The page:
Internet Marketing Strategies Research Paper Starter

Internet Marketing Strategies

This article will focus on Internet marketing and the strategies used to make the efforts successful. The Internet poses both opportunities and threats to the field of marketing. When developing a strategic marketing plan, organizations will need to determine if and when internet marketing will be utilized. The success of the Internet as a medium for marketing depends upon how well the system outperforms alternative systems. This article will also explore how an organization can establish a customer base with the site-centric and symbiotic marketing approaches.

Keywords Advertising; Commerce Service Providers; Direct Marketing; Internet marketing; Marketing channels; Marketing Strategies; Public Relations; Site-centric Model; Spamming; Symbiotic Marketing

Marketing: Internet Marketing Strategies


The use of the Internet is exploding, especially in the United States. People spend a lot of time on the Internet because there is a wealth of information to be found. In addition, many consumers feel comfortable purchasing online and value the Internet's capacity for providing information about different products and services. As a result, Internet marketing has blossomed and become a key part of many companies’ advertising efforts. The Internet has reduced costs associated with starting and running a small business (Boaze, 2004), which allows these companies to have an Internet presence because the medium is affordable. Companies have also found the Internet to be an effective communication tool for customers, potential consumers, and other businesses, and the advent of social media further enabled companies to connect and interact directly with consumers.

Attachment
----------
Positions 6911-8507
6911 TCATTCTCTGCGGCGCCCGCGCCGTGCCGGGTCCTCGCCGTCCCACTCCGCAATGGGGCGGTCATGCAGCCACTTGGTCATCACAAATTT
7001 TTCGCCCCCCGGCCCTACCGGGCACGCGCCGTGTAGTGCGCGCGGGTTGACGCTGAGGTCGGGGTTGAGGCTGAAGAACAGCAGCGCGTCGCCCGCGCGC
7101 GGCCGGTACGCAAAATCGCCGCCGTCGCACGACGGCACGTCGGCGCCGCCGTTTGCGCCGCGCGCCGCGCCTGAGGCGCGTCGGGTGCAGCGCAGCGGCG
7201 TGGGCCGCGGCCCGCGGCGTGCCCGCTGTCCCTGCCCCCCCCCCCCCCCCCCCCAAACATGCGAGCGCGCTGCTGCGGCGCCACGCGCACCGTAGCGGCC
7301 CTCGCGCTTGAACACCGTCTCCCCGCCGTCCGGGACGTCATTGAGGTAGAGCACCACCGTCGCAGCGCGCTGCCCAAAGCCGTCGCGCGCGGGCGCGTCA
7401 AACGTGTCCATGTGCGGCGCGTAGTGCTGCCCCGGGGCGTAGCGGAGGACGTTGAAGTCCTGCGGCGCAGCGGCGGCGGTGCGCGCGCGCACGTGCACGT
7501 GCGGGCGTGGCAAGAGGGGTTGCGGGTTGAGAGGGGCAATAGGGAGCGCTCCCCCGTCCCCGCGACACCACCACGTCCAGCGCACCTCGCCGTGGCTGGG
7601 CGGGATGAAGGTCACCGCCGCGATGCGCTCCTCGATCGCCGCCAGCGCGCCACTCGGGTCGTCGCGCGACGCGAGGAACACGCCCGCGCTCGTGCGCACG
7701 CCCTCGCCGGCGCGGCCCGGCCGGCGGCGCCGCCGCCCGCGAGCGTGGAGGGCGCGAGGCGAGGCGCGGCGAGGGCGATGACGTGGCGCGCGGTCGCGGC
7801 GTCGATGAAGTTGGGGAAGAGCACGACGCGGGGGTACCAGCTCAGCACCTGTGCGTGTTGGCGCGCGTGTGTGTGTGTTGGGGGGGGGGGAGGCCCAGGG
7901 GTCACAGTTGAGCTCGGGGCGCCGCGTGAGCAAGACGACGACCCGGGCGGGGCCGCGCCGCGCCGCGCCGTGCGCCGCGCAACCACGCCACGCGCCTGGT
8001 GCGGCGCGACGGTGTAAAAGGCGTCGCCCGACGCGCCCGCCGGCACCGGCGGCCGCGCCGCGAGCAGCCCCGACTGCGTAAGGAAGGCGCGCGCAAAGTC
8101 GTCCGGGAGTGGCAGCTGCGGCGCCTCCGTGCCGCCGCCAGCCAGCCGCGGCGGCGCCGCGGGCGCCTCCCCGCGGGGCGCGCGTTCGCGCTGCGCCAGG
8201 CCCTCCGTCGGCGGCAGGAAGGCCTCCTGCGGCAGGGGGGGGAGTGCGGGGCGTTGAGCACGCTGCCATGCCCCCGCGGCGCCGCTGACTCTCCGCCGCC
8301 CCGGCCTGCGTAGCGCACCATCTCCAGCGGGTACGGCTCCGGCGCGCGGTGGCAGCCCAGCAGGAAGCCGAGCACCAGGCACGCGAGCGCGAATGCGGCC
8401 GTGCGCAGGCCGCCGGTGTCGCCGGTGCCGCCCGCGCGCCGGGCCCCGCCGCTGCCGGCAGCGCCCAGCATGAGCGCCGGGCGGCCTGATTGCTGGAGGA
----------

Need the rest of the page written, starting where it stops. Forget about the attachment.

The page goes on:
As a result, marketing has experienced significant changes in how it operates. The Internet poses both opportunities and threats to the field of traditional marketing (Lemoine, 1999). When creating a marketing plan, organizations must determine (1) if the tool is useful for marketing their products, (2) which products can benefit from Internet marketing, (3) when it is best to use traditional marketing, Internet marketing, or a combination of both, and (4) what pitfalls need to be avoided so organizations do not experience failure when using Internet marketing. Internet marketing research has provided years’ worth of valuable findings (Hou & Rego, 2002). The Internet has forever changed the way that organizations, governments, and individuals conduct business. Therefore, companies have responded by changing the way that they market their products.

Opportunities for Internet Marketing